Some arguments will never be settled … who invented ‘Scally/Perry’ dress sense? The Scals naturally claim it was they; the Mancs are equally vociferous it was they. Both agree on one thing, however – cockneys were years catching up. As a impartial observer who shops, drinks and watches footy in both cities, I’ll give you my memories of this period. It’s 1981 and the Scousers had started growing their fringes into wedges and wore baggy jumpers, faded Lois and Dunlop ‘Green Flash’ pumps. They danced to OMD … Human League … Kraftwerk … and Funky disco, such as Rick James and Tom Browne. At the match, the newly-named ‘Scallies’ developed this Northern style of dress to encompass pastel jumbo cords, Keo and Kicker boots and every Scal’s favourite garment … the sheepy. In the wink of an eye the Mancs adopted this style themselves and as the rivalry between the two tribes is so intense, they proudly claimed that they originated it. By 1982 the two were more or less mirror images of each other and the style spread throughout the smaller towns and cities of the Northwest. By now however the sporty foreign clobber craze had arrived from ‘darn sarf’ and Hurleys Golf Shop in Manchester became the mecca for the boys and girls who gladly forked out ridiculous prices for Head, Cerutti, Kappa, Fila, Lacoste and Ellesse. The Face told everyone that the type of people who wore these clothes were called ‘casuals’ and everyone up here laughed … As this style remained popular amongst the working class kids around England, Manchester suddenly went into a scruffy backlash in 84. Flared jeans and cords were everywhere. This meant you didn’t have to spunk £40 on a pair of trainers cos you couldn’t see the the fuckin’ things anyway. Beaten up cord suede shoes now became the big alternative to Adidas. 84 also saw the ‘Snorkel craze’; everyone went frantic digging out their old school parkas … worn loose with a polo shirt underneath and with 20″ flares below … Up until 86 you could easily tell who was and wasn’t a student, but in the next year loads of scals/Perries adopted a more studentish style. Fringes got slicked back, polo necks were worn with extra baggy kecks and brogues. The scruffy but stylish Manc style of dress hasn’t changed much over the years: the Happy Mondays are probably the best example of this mode … loose gear, baggy kecks, Rizlas, beards, short hair, tide marks, spunk stains and don’t-give-a-fuck attitude!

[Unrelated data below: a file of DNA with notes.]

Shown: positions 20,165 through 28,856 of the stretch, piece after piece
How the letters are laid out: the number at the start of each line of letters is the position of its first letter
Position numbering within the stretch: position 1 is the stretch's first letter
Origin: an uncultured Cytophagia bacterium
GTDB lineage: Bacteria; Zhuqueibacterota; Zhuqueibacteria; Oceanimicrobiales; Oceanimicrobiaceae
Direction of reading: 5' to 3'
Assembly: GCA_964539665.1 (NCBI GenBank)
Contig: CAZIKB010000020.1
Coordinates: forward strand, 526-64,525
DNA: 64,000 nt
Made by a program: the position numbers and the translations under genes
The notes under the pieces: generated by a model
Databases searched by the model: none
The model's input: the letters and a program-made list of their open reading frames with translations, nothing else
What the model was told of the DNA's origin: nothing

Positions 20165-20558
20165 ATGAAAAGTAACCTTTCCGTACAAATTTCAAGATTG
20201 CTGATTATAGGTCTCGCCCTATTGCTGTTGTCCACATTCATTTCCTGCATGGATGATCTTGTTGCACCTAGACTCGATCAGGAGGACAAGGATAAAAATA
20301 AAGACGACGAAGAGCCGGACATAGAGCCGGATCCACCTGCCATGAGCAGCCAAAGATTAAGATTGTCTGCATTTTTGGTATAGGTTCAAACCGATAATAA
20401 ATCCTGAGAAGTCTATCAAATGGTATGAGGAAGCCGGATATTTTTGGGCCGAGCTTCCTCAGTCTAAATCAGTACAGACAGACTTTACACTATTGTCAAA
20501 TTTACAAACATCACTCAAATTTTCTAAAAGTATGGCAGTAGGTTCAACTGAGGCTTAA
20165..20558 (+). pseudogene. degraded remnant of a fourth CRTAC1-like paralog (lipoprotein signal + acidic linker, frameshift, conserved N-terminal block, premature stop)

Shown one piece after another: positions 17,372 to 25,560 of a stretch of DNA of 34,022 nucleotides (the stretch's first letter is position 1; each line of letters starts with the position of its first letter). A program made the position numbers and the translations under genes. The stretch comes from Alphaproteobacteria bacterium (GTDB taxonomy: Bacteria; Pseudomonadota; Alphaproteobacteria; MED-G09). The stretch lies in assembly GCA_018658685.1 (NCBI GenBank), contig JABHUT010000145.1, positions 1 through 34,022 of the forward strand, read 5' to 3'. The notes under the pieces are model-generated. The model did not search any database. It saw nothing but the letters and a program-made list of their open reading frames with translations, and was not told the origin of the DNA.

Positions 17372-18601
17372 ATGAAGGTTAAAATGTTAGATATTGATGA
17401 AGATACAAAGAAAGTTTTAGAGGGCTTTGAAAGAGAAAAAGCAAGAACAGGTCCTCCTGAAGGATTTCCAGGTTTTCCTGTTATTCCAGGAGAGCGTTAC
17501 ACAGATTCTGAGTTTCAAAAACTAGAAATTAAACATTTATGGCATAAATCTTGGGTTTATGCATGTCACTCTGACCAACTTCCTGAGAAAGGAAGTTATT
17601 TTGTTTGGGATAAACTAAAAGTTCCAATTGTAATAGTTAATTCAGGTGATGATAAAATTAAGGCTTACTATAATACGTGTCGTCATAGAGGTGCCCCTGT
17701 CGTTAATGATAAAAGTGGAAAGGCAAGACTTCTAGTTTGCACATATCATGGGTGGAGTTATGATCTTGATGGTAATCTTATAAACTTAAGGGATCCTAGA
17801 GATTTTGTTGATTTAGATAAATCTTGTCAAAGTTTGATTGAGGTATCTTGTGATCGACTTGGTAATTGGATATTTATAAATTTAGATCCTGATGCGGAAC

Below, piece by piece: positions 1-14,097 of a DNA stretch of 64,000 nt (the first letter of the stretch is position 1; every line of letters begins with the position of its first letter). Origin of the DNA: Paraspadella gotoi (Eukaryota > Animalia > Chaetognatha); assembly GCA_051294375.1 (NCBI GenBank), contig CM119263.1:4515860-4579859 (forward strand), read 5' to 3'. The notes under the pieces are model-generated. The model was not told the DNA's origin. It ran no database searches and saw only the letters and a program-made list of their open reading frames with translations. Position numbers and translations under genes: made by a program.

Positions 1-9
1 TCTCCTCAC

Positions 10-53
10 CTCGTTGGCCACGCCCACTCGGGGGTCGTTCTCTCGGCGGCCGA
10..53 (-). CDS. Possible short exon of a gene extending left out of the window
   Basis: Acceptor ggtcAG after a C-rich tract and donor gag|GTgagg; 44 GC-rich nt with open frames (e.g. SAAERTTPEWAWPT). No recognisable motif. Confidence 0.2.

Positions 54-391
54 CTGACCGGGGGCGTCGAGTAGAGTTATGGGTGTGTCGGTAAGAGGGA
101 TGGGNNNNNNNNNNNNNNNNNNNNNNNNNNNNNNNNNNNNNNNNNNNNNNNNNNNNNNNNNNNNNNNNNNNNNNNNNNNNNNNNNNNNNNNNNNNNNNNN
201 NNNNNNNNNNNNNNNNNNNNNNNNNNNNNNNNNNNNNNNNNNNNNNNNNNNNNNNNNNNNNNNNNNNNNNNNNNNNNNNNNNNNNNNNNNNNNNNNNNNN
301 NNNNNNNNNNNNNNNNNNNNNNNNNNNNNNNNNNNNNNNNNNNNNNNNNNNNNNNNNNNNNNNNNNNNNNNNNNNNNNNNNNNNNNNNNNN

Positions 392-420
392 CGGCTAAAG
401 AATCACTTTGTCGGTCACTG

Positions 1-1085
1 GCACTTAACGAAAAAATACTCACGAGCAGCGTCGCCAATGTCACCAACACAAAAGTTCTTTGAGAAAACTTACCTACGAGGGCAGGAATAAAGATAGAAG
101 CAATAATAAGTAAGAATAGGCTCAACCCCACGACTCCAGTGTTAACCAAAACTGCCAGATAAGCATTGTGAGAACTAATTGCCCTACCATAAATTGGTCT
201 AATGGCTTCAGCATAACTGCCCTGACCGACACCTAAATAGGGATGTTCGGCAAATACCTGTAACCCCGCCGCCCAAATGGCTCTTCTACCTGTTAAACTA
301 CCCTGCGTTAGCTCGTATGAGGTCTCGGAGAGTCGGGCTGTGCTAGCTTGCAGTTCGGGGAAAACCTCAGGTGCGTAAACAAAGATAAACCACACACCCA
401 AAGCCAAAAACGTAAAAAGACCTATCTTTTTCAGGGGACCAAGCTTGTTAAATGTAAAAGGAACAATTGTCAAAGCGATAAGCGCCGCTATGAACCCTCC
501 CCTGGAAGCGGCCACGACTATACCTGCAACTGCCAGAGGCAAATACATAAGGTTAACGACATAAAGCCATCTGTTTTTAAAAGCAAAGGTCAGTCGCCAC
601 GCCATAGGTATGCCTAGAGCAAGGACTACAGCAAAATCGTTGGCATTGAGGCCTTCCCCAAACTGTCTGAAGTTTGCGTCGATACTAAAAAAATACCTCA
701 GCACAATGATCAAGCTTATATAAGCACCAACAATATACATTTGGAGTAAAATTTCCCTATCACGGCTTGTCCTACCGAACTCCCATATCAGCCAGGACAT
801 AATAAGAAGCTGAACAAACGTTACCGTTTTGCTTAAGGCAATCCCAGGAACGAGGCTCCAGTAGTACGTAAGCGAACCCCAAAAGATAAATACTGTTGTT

Phil Thornton, Boy’s Own, 1991 from Football with Attitude by Steve Redhead, 1991.